Roger Federer came into the event in great form having won Rotterdam and Dubai. Rafael Nadal on the other hand hadn’t played a match in 40 days and it would be interesting to see if he was rusty. Novak Djokovic had been playing well all year, even though he lost in the semi-finals in Dubai to Andy Murray. Djokovic looks very confident, he is not as concerned about winning every event as he was last year. He is comfortable being world number 1 and looks more focused on winning majors. This year expect him to balance out his schedule more and play a little less tennis.
By Greg Rusedski
The Paris Masters was going to determine who was going to be the last players to qualify for the ATP world finals in London. The last few places were up for grabs and all the players that were in pole position ended up qualifying. The top eight for the field ended up being Novak Djokovic, Rafael Nadal, Andy Murray, Roger Federer, David Ferrer, Tomas Berdych, Jo-Wilfried Tsonga and Mardy Fish.
The other story of the week concerned Djokovic and whether he would play after shoulder problems in Basel. If he didn’t play he would have missed his commitments for the master series events and it would have cost him over 1 million pounds in bonus pool money. He did play!
One of the most riveting final rounds at the Masters left Tiger Woods and Rory McIlroy dealing with bitter disappointment, although they each appear to have bright prospects going forward.
Woods, without a tournament win for nearly 17 months, looked like the Tiger of old as he charged into contention over the front nine at Augusta National on Sunday, banishing any thought he might be a spent force.
Greg Rusedski writes exclusively for Reuters thanks to Thomson Reuters’ sponsorship of the Lawn Tennis Association.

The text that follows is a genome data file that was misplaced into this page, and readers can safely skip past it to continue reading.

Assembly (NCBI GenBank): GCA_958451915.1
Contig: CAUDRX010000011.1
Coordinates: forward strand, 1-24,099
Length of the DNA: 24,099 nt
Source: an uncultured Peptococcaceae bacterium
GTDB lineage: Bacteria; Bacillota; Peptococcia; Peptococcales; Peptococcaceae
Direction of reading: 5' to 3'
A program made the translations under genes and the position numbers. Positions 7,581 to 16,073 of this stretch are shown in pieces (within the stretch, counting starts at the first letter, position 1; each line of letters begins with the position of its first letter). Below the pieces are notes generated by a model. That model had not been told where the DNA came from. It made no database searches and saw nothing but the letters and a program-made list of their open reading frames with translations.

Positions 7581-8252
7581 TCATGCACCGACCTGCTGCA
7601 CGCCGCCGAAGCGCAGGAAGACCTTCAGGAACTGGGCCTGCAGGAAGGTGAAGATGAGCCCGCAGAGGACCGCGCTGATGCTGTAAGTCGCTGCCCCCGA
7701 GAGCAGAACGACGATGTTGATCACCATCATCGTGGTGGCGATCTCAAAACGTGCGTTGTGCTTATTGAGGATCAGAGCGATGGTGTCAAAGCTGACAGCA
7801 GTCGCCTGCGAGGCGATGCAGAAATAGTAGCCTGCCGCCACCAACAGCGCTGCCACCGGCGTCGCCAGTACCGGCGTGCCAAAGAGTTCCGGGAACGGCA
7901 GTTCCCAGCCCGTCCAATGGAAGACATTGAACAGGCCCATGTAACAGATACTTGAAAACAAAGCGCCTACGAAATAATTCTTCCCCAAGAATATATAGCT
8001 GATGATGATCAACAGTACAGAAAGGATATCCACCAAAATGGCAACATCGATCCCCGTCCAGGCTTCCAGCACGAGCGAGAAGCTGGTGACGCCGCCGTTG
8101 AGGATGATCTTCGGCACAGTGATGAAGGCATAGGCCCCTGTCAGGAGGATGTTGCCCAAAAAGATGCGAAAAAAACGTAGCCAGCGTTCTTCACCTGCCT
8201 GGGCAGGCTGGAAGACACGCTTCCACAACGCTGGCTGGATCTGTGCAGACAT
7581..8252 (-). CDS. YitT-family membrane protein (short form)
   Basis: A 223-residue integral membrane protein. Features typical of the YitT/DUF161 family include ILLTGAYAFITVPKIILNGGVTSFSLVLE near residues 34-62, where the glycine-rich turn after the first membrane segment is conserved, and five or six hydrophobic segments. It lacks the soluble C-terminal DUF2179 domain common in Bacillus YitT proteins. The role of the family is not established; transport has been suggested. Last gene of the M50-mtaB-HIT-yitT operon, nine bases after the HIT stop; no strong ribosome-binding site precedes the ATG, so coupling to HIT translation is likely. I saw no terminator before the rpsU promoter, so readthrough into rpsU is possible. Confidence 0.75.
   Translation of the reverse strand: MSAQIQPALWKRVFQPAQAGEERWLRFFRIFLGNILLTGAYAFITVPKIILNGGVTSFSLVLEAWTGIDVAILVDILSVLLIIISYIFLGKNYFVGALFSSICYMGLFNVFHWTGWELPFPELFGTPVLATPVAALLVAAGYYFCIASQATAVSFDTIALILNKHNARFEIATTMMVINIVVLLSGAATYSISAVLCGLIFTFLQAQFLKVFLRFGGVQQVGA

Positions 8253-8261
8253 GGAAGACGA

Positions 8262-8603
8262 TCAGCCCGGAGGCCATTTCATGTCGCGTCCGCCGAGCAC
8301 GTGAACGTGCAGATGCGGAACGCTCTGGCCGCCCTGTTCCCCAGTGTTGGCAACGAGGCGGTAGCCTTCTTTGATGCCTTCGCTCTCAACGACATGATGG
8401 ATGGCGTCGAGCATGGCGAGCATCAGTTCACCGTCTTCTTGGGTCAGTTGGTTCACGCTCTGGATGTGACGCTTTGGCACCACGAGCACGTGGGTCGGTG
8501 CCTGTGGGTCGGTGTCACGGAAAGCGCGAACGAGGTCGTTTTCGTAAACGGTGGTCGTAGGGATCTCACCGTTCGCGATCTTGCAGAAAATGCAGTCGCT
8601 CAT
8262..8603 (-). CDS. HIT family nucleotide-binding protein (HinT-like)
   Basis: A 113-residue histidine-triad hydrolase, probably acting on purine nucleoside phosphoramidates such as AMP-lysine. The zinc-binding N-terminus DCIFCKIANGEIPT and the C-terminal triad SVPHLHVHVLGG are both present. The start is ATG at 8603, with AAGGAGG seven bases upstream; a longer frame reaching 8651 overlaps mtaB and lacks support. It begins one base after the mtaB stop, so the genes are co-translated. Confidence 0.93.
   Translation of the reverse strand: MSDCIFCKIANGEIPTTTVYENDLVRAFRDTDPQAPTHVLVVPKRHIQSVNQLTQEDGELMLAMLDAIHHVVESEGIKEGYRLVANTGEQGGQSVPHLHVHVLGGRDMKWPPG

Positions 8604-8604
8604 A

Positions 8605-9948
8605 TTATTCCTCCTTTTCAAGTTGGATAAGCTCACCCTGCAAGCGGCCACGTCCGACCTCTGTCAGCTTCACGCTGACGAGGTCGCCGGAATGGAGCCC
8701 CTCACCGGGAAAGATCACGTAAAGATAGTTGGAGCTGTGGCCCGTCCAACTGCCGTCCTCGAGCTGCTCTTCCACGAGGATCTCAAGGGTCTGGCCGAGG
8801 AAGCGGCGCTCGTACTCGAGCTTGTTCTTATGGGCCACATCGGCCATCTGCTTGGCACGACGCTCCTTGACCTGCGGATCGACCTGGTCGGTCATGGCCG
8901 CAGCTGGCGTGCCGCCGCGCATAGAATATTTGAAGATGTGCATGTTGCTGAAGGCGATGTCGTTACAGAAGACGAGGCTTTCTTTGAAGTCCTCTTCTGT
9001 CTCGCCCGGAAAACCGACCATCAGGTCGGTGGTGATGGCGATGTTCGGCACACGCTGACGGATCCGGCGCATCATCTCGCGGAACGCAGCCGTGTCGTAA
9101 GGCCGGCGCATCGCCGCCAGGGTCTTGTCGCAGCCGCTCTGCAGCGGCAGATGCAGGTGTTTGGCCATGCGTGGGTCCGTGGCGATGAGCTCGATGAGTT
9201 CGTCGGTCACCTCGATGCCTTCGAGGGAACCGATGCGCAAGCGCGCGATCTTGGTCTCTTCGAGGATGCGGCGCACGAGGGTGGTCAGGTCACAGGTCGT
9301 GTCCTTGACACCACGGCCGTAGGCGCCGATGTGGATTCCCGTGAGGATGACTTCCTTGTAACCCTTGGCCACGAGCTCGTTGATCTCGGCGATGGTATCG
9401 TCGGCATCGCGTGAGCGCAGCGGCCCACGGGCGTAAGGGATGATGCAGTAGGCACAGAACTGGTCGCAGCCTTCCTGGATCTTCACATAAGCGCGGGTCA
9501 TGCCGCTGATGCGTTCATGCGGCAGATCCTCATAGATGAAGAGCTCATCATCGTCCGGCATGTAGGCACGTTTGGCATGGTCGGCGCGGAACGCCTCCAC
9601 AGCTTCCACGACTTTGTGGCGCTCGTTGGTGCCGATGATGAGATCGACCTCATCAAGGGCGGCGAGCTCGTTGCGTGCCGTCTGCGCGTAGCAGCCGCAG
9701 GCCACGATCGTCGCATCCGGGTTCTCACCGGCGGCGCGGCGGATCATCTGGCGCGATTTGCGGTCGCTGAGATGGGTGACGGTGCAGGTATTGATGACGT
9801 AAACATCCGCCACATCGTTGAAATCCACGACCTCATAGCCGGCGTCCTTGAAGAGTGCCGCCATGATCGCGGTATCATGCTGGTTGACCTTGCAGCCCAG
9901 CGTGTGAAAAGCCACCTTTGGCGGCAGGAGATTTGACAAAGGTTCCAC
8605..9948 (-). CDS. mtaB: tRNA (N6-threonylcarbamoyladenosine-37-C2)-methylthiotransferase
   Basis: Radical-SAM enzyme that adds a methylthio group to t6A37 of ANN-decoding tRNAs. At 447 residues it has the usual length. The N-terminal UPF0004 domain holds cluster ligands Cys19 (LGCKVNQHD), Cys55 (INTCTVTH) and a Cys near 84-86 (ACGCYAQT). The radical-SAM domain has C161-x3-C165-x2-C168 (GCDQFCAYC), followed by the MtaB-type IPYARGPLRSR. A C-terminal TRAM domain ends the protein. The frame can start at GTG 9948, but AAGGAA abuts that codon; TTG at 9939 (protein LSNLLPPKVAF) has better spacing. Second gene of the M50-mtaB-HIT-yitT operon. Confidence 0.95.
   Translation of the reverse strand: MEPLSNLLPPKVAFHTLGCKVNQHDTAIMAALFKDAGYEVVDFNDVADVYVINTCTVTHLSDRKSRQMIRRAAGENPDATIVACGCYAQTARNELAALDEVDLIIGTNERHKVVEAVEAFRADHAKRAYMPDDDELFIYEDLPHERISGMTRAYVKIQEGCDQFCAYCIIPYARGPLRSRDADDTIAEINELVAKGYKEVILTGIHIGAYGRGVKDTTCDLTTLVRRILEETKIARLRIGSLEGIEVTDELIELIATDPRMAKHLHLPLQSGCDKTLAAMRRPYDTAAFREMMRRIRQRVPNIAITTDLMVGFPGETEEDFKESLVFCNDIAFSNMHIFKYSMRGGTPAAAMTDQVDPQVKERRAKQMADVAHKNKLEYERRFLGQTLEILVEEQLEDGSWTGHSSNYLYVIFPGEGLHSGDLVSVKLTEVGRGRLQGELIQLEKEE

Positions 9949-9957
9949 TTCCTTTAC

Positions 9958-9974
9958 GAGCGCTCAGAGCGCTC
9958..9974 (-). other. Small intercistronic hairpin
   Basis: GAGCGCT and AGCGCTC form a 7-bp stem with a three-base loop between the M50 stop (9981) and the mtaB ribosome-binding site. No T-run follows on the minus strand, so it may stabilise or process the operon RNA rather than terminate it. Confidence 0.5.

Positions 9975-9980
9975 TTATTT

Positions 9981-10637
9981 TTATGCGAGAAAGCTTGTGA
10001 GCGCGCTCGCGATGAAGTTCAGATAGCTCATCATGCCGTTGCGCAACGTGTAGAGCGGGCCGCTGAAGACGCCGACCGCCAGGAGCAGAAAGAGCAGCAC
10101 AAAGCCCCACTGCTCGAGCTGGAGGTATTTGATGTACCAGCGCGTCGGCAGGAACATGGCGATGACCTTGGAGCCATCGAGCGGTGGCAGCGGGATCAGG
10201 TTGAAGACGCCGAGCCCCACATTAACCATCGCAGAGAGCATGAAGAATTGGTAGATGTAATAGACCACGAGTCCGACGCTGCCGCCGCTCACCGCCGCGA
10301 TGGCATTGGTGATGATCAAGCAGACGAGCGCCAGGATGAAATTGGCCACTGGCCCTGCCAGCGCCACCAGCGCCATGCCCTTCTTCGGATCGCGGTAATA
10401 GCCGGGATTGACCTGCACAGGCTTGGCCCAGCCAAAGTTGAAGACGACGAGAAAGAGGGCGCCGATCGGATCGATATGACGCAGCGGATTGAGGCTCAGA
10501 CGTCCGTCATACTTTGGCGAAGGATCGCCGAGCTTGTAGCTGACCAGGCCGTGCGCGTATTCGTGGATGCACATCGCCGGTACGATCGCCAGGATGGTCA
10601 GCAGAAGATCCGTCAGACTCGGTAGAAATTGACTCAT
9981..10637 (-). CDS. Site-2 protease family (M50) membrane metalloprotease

The Sony Ericsson Open tournament is considered the fifth major by most of the tennis fraternity. It became a week with many story lines:
The first Masters Series event of the year in Indian Wells, California was absolutely brilliant: so many story lines. How would Rafael Nadal play in his first ATP event after his injury in the Australian Open? Could Novak Djokovic continue his unbeatable form this year having won in Australia and Dubai? How would Andy Murray play after his 1st round loss in Rotterdam? Could Juan Martin Del Potro get back to his best form again after winning Delray Beach earlier this year? Would Roger Federer win Indian Wells for a record 4th time?
Murray played poorly and lost his first match to American qualifier and world number 143, Donald Young. He didn’t seem into the match and played very passively to lose in straight sets. This sort of performance asks more questions about his mental state after losing again in the finals of the Australian Open in January. He needs to get back on track in Miami because he is in danger of losing his world number 4 ranking. This means he could face Nadal, Federer, or Djokovic in the quarter-finals of events instead of the semi-finals. Let’s hope for a good run in Miami because this could set the tone for the rest of the year for Murray. He needs to play more proactively. Also a change of direction with either a new coach who has worked with the very best or a mentor who has won majors. He needs some freshness brought to his tennis. It has to be fun again.